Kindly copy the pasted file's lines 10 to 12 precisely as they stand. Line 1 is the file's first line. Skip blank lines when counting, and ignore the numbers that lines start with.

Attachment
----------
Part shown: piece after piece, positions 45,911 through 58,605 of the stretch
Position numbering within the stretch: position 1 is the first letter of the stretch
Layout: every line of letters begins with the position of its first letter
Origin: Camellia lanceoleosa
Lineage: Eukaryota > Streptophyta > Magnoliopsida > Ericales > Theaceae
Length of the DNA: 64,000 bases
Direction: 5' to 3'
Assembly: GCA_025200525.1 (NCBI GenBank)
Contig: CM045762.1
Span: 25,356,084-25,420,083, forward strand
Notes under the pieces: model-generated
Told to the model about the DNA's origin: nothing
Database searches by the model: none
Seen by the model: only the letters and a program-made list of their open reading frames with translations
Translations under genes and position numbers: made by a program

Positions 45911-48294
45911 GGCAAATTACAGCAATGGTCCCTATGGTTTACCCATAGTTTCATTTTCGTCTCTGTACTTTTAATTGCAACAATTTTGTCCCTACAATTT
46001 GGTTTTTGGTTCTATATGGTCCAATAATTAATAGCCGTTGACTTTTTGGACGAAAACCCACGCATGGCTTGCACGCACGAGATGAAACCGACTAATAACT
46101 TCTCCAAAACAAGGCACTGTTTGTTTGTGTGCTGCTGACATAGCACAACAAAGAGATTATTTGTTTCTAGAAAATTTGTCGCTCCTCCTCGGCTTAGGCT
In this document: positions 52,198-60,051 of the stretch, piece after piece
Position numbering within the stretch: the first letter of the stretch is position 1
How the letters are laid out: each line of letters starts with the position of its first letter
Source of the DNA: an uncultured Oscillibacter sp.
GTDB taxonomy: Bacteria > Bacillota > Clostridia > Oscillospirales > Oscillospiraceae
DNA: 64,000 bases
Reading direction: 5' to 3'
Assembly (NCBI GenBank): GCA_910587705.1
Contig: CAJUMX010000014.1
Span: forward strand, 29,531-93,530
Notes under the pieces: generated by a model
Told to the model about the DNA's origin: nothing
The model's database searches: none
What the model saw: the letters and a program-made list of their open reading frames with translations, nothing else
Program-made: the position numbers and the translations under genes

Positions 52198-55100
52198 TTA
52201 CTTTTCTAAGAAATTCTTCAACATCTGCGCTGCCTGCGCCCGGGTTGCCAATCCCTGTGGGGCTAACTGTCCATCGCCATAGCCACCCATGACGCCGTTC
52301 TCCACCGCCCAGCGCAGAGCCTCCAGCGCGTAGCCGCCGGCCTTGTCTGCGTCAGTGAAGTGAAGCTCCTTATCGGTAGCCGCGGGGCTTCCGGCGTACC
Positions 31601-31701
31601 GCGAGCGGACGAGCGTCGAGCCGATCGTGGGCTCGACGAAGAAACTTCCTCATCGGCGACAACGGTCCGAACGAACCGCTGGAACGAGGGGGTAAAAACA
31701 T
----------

Span: 25,356,084-25,420,083, forward strand
Notes under the pieces: model-generated
Told to the model about the DNA's origin: nothing